Hey, E.T., if you have been hiding somewhere in the southern sky, the jig may be about up.
The Planetary Society, which has been looking for you in the northern sky for several years now with no success, is shipping a truckload of equipment to Argentina to carry out the search for the first time from the Southern Hemisphere. And if you would just beam out a radio message to Earth sometime soon now, it would save everybody a lot of time.
The Pasadena-based Planetary Society, a grass-roots organization dedicated to promoting the exploration of space, is investing about $200,000 in the expansion of its search for extraterrestrial intelligence in hopes that some folks out there on some other planet in some other solar system may be interested in letting earthlings know they are there.
For several years now the society has sponsored the work of Paul Horowitz of Harvard University, who has been using an old radio telescope about an hour's drive from the Cambridge campus to search the part of the sky that is visible from the Northern Hemisphere. The move south was prompted by the fact that the southern sky cannot be observed from the north, and the center of the Milky Way galaxy with its billions of stars can be seen only from the south.
So for the first time, the search for E.T. will cover the entire sky.
"This is an important milestone," said Louis Friedman, executive director of the society. Moving the search south, he said, "more than doubles the number of good targets"--stars that support life on planets, as the sun supports the Earth. There are nearly 800 stars within 75 light-years of Earth that are prime candidates for extraterrestrial intelligence. The search will cover all of those stars specifically, as well as all the others in a broad sweep of the heavens.
The system uses a sophisticated computer to "listen" to millions of narrow radio wavelengths, and it produces a graphic that looks a little like an electrocardiogram. Strong emissions are registered as spikes on the graphic, giving the researchers specific targets to concentrate on if they look interesting. So far in the north, however, all the spikes have been caused by radio emissions from earthly sources.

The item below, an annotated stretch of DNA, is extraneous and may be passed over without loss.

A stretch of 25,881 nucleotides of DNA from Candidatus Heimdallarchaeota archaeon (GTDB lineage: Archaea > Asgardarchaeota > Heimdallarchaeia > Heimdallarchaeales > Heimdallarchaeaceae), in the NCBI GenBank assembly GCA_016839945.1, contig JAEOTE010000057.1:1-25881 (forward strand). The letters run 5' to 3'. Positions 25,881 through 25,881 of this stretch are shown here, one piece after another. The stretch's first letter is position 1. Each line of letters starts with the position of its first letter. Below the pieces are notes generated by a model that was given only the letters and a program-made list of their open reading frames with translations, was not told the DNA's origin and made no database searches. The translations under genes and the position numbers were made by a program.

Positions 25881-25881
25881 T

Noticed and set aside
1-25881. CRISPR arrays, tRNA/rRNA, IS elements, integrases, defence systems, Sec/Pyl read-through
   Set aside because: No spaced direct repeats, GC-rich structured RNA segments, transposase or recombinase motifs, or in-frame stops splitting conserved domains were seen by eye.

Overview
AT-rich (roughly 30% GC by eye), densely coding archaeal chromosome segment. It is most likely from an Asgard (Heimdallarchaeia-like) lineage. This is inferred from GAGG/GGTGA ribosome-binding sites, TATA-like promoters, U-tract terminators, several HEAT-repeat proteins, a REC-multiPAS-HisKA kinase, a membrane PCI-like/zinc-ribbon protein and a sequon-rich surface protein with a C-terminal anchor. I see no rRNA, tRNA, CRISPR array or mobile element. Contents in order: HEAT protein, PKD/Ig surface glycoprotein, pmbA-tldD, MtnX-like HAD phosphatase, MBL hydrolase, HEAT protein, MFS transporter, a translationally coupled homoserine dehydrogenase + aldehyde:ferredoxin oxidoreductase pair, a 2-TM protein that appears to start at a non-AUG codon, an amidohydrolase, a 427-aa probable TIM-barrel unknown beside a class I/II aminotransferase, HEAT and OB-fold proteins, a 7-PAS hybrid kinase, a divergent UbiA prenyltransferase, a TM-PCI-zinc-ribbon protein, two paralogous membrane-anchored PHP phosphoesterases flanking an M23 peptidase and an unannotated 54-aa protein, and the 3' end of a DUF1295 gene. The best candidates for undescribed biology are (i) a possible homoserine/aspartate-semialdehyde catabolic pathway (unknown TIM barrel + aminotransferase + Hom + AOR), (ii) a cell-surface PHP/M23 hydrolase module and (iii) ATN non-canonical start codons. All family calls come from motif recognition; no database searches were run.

Raul Colomb, director of the Institute for Radioastronomy of Argentina, said the equipment has been under construction at Harvard for the past year and it will be shipped to Argentina within a few weeks. Colomb will use a 30-meter radiotelescope that has been operating at the institute for more than a decade.
Colomb, who briefed officials with the Planetary Society in Pasadena last week, said scientists at his institute, located near Buenos Aires, will begin operating the equipment as early as June.
But the actual search, appropriately enough, is set to begin on Columbus Day, Oct. 12.
He estimated that it will take about 160 days to sweep the southern sky in the first phase of the three-year program.
"The completion of our first survey will mean that for the first time the entire sky will have been explored," Colomb said.
The society's program, which is the only comprehensive search now under way, is far more narrowly focused than an ambitious effort planned by the National Aeronautics and Space Administration over the next decade. NASA hopes to conduct a complete survey of the sky at a wide range of frequencies in a program that would use the largest radio telescope in the world at Arecibo, Puerto Rico. But NASA's program has had trouble getting the $100 million the full project would need, and it may be scaled down.
Even if it is never fully funded, however, NASA scientists expect to begin at least a limited search in a couple of years.
"We will find a way to descope the search if necessary," said Edward Olsen of the Jet Propulsion Laboratory in Pasadena. "We will do some part of it."